It led us to dead-end #1: focusing on simple, but literal, depictions, such as a “ticket” for the JIRA products, or a “page” for Confluence. They were too literal and too limiting, especially for products that mean much more than these simple cues.

We also found that when we tried to execute on this “literal” rule across the products, we still needed to utilize intangible, metaphorical concepts to communicate the nuances of each product. To add more complexity, our product names range from the abstract (e.g. JIRA) to the descriptive (e.g. Statuspage, Bitbucket), which prevented us from using a purely “literal” style for every logo.

And while our intentions were good, our focus on making the logos look like a family (though unified conceptual directions) led us to dead-end #2. We realized that an obsession with conceptual unity had distracted us from really identifying what each logo should represent. Example below:

So, we reset, and re-focused on agreeing on the singular “concept” for each product. It meant going back to the drawing board, which can be frustrating, but it was the most important decision we made in the project. We looked at each logo in isolation, almost as if they were 14 different rebrands, and didn’t allow ourselves to consider style choices until we had nailed the fundamental depiction. Sample process for JIRA software below. (Note: ADG = Atlassian Design Guidelines, which are the principles that define both product and marketing execution.)

As a result, we found that the system was actually much stronger when we allowed ourselves to mix metaphors across the system, and then find an interesting, common thread tying the brands together. You can start to see the system—in its nascent state—form and gel (or in some cases, not) when given a conceptual coat of paint, or when brought to life through motion.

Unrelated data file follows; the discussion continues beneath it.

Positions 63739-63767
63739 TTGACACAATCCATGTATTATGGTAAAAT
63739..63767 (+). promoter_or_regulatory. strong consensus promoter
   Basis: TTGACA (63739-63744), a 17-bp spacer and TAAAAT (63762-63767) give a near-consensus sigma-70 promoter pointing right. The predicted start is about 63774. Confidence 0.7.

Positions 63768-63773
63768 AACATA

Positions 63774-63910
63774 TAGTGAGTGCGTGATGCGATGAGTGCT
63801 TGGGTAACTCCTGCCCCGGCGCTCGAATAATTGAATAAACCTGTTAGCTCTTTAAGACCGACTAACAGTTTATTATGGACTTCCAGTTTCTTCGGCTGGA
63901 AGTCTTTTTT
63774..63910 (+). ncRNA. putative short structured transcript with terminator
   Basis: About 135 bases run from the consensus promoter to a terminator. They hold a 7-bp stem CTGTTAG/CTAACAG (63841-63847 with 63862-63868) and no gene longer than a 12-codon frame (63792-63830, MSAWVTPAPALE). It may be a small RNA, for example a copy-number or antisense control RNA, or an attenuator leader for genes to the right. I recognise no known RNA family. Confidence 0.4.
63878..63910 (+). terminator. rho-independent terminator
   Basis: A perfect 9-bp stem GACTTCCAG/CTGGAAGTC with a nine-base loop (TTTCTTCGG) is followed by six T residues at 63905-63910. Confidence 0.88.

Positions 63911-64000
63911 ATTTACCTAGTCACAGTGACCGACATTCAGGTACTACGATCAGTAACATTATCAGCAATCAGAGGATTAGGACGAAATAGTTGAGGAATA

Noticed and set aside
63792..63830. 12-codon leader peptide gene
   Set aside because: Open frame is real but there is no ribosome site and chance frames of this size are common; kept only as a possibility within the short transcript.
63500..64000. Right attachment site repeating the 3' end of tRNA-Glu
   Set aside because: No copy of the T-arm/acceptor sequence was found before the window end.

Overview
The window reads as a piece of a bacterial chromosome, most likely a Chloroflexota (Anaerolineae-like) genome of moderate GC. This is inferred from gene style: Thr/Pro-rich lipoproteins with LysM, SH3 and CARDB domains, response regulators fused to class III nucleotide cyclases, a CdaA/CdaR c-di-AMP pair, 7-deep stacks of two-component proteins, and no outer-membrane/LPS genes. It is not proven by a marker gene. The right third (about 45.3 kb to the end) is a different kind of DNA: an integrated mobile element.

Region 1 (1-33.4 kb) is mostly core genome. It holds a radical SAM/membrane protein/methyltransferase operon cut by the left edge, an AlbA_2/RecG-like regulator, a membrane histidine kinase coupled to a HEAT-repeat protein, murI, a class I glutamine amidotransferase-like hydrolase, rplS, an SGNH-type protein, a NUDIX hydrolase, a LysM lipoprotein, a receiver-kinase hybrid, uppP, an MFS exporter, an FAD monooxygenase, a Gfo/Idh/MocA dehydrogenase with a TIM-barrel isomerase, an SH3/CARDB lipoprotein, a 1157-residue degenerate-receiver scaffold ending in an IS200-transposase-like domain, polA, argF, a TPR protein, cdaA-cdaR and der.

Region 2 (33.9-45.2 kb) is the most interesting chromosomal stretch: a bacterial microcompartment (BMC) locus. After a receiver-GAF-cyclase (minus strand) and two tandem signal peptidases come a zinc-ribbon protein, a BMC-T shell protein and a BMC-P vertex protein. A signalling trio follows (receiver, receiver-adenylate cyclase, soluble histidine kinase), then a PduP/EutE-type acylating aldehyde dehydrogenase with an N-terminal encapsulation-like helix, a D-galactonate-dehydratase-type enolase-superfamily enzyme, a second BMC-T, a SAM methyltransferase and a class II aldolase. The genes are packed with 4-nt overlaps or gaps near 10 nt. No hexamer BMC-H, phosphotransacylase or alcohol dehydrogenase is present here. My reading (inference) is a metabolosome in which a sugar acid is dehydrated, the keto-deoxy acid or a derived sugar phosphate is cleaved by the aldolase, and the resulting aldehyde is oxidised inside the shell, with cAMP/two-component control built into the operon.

Early signal testing—why it can be scary, but in a good way

We knew that stress-testing the system, and our assumptions, was absolutely critical, even if the results didn’t go our way. Using Optimal Workshop, we conducted early signal testing to gather directional first impressions and emotional responses to the logos. In the process, we were able to see if there were negative reactions, and if the intended meaning was clear.

Addressing the Atlassian logo

For as long as it’s been around, the Atlassian logo has played a special, mascot-like role, often showing up in costume on t-shirts, signs, and Confluence pages. Whatever replaced this logo needed to have flexible personality when appropriate.

At the same time, we needed the “symbol” for Atlassian to be strong, memorable, and capable of unifying a massive product portfolio. Since we intended to move away from the literal Atlas connotation, the mark needed to be completely abstract, a basic shorthand, or wordmark-driven only. (The last option was a non-starter given the length of the name “Atlassian,” and its inability to scale to small contexts.)